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I have a struct lying in a class as below, which I think is not good. Structs should be in a separate file, however, in this case, this struct is only used in a class. What is the best practice for a C# struct?

class StudentMangement
    {
        private struct Student
        {
            public string Name { get; set; }
            public int Age { get; set; }
            public string Grade { get; set; }
        }
    }
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    \$\begingroup\$ For us to really answer this question, you really need to add some of the code from the class's methods that actually use the struct. \$\endgroup\$
    – nhgrif
    Aug 20 '14 at 0:09
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    \$\begingroup\$ To clarify, there is not sufficient context to comment on the core purpose of the question. \$\endgroup\$
    – RubberDuck
    Aug 20 '14 at 0:27
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    \$\begingroup\$ Hi. Your question is on hold because we do not review "sample code" on SR. Neither do we answer general questions about design (try Programmers site for such questions). However, if you replace your sample with real code and ask if this code follows the best practices - then your question will be on-topic and can be reopened. \$\endgroup\$
    – Nikita B
    Aug 22 '14 at 10:04
  • \$\begingroup\$ First off, you have been told that your code is off-topic here (as it's missing context). Your question got closed accordingly. Then you proceed to edit INTO YOUR QUESTION, that this is example code (which is also off topic), Including a pseudo-rant on the policies of this site. For policy change requests please ask on Code Review Meta. I will roll back your edit. If you have more questions feel free to @ping me... \$\endgroup\$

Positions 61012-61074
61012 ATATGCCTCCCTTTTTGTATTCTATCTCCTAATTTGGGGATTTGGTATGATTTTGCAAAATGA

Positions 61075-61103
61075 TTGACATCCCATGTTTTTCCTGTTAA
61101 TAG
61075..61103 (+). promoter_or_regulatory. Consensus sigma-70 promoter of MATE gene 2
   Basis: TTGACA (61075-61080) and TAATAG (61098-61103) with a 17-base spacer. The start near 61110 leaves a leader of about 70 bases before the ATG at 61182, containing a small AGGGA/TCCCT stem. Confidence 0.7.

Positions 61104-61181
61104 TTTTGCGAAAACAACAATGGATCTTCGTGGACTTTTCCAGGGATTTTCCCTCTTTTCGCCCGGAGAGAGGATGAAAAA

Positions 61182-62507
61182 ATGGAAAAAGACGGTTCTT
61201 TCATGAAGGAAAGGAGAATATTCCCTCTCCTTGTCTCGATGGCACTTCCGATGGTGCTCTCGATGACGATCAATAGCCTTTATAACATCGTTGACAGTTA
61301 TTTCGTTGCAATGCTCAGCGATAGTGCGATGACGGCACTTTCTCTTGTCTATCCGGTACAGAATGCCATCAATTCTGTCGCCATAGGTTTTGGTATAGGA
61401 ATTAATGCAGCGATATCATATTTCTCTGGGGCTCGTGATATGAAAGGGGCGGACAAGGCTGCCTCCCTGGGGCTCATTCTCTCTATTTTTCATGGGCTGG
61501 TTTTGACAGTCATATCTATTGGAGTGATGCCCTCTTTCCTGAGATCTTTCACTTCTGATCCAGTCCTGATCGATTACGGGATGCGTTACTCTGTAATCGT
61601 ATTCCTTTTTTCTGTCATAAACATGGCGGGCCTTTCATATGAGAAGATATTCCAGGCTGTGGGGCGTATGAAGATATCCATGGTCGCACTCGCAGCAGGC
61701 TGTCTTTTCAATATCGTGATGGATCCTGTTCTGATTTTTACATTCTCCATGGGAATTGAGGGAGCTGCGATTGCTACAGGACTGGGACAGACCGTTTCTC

– Vogel612
    Aug 22 '14 at 10:54
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There's not a lot to go on here, but consider this. Can someone's age be -10? Will a student ever be 1000 years old? An int can be both of these values. That means a simple default getter/setter isn't sufficient. You'll need to write some bounds checking in the setter and throw an exception if someone tries to set Student.Age to an unreasonable number.

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Having a private struct or class is fine. However, Student should not be a struct. From MSDN:

AVOID defining a struct unless the type has all of the following characteristics:

  • It logically represents a single value, similar to primitive types (int, double, etc.).
  • It has an instance size under 16 bytes.
  • It is immutable.
  • It will not have to be boxed frequently.

Is Student immutable? No, it has public setters for Name, Age, and Grade. Mutable structs lead to confusing behaviour. To quote an answer on StackOverflow

Structs are value types which means they are copied when they are passed around.

So if you change a copy you are changing only that copy, not the original and not any other copies which might be around.

Does Student represent a single value, similar to primitive types? Again, no. Things that would match this criteria include coordinates, rectangles, colours, etc.

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    \$\begingroup\$ You should elaborate on how and why the struct in the question violates 1 or more of these points. It doesn't seem particularly obvious to me. \$\endgroup\$
    – nhgrif
    Aug 20 '14 at 0:26

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